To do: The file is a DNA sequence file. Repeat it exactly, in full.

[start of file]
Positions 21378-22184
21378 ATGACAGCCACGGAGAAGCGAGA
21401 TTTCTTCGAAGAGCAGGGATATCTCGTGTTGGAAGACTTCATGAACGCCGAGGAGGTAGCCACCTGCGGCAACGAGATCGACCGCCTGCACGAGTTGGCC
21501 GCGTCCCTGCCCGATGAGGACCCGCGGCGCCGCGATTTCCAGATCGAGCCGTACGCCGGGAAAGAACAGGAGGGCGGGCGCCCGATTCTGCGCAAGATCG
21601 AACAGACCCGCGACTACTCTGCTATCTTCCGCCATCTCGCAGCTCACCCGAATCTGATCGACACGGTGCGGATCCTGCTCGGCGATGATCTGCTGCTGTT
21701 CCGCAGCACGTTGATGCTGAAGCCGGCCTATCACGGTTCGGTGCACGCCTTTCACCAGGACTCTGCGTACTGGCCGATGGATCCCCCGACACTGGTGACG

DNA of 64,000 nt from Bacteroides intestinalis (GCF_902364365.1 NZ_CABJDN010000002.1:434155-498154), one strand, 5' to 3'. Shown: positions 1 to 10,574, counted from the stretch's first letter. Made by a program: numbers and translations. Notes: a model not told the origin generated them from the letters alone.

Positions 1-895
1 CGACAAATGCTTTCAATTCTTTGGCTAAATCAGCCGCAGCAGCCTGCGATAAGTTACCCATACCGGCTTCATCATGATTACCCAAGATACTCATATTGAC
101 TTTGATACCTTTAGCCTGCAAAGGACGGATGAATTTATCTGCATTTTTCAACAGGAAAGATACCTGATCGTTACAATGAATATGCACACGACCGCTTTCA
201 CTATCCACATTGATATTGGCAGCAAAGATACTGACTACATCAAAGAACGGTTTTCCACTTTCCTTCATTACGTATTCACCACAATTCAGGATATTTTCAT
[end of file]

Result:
Positions 21378-22184
21378 ATGACAGCCACGGAGAAGCGAGA
21401 TTTCTTCGAAGAGCAGGGATATCTCGTGTTGGAAGACTTCATGAACGCCGAGGAGGTAGCCACCTGCGGCAACGAGATCGACCGCCTGCACGAGTTGGCC
21501 GCGTCCCTGCCCGATGAGGACCCGCGGCGCCGCGATTTCCAGATCGAGCCGTACGCCGGGAAAGAACAGGAGGGCGGGCGCCCGATTCTGCGCAAGATCG
21601 AACAGACCCGCGACTACTCTGCTATCTTCCGCCATCTCGCAGCTCACCCGAATCTGATCGACACGGTGCGGATCCTGCTCGGCGATGATCTGCTGCTGTT
21701 CCGCAGCACGTTGATGCTGAAGCCGGCCTATCACGGTTCGGTGCACGCCTTTCACCAGGACTCTGCGTACTGGCCGATGGATCCCCCGACACTGGTGACG

DNA of 64,000 nt from Bacteroides intestinalis (GCF_902364365.1 NZ_CABJDN010000002.1:434155-498154), one strand, 5' to 3'. Shown: positions 1 to 10,574, counted from the stretch's first letter. Made by a program: numbers and translations. Notes: a model not told the origin generated them from the letters alone.

Positions 1-895
1 CGACAAATGCTTTCAATTCTTTGGCTAAATCAGCCGCAGCAGCCTGCGATAAGTTACCCATACCGGCTTCATCATGATTACCCAAGATACTCATATTGAC
101 TTTGATACCTTTAGCCTGCAAAGGACGGATGAATTTATCTGCATTTTTCAACAGGAAAGATACCTGATCGTTACAATGAATATGCACACGACCGCTTTCA
201 CTATCCACATTGATATTGGCAGCAAAGATACTGACTACATCAAAGAACGGTTTTCCACTTTCCTTCATTACGTATTCACCACAATTCAGGATATTTTCAT